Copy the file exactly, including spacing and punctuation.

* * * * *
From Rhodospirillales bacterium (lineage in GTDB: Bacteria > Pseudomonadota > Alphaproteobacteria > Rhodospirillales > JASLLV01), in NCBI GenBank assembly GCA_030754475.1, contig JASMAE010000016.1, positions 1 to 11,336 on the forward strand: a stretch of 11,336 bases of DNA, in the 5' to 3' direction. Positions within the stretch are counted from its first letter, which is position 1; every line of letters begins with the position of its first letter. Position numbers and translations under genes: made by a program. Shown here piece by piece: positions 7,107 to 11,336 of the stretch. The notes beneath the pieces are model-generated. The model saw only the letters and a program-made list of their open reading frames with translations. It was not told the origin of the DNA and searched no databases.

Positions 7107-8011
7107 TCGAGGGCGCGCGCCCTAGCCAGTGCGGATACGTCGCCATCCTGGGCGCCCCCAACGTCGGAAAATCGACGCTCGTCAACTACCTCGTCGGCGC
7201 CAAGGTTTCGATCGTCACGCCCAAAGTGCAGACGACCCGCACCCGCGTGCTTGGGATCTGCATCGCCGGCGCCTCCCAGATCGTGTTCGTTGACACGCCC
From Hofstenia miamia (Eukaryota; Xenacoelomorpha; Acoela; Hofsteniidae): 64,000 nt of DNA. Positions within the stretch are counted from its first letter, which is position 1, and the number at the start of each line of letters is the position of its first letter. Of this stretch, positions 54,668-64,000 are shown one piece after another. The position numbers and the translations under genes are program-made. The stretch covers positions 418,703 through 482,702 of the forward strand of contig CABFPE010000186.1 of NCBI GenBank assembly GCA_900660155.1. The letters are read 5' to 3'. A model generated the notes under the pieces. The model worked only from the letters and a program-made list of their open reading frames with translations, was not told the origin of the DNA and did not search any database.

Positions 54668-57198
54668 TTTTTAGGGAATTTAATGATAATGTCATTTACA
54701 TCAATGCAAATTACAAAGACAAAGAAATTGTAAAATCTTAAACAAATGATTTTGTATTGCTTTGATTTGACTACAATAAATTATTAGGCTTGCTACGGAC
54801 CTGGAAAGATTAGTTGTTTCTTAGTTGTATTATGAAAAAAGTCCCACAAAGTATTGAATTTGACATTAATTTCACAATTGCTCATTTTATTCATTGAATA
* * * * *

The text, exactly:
From Rhodospirillales bacterium (lineage in GTDB: Bacteria > Pseudomonadota > Alphaproteobacteria > Rhodospirillales > JASLLV01), in NCBI GenBank assembly GCA_030754475.1, contig JASMAE010000016.1, positions 1 to 11,336 on the forward strand: a stretch of 11,336 bases of DNA, in the 5' to 3' direction. Positions within the stretch are counted from its first letter, which is position 1; every line of letters begins with the position of its first letter. Position numbers and translations under genes: made by a program. Shown here piece by piece: positions 7,107 to 11,336 of the stretch. The notes beneath the pieces are model-generated. The model saw only the letters and a program-made list of their open reading frames with translations. It was not told the origin of the DNA and searched no databases.

Positions 7107-8011
7107 TCGAGGGCGCGCGCCCTAGCCAGTGCGGATACGTCGCCATCCTGGGCGCCCCCAACGTCGGAAAATCGACGCTCGTCAACTACCTCGTCGGCGC
7201 CAAGGTTTCGATCGTCACGCCCAAAGTGCAGACGACCCGCACCCGCGTGCTTGGGATCTGCATCGCCGGCGCCTCCCAGATCGTGTTCGTTGACACGCCC
From Hofstenia miamia (Eukaryota; Xenacoelomorpha; Acoela; Hofsteniidae): 64,000 nt of DNA. Positions within the stretch are counted from its first letter, which is position 1, and the number at the start of each line of letters is the position of its first letter. Of this stretch, positions 54,668-64,000 are shown one piece after another. The position numbers and the translations under genes are program-made. The stretch covers positions 418,703 through 482,702 of the forward strand of contig CABFPE010000186.1 of NCBI GenBank assembly GCA_900660155.1. The letters are read 5' to 3'. A model generated the notes under the pieces. The model worked only from the letters and a program-made list of their open reading frames with translations, was not told the origin of the DNA and did not search any database.

Positions 54668-57198
54668 TTTTTAGGGAATTTAATGATAATGTCATTTACA
54701 TCAATGCAAATTACAAAGACAAAGAAATTGTAAAATCTTAAACAAATGATTTTGTATTGCTTTGATTTGACTACAATAAATTATTAGGCTTGCTACGGAC
54801 CTGGAAAGATTAGTTGTTTCTTAGTTGTATTATGAAAAAAGTCCCACAAAGTATTGAATTTGACATTAATTTCACAATTGCTCATTTTATTCATTGAATA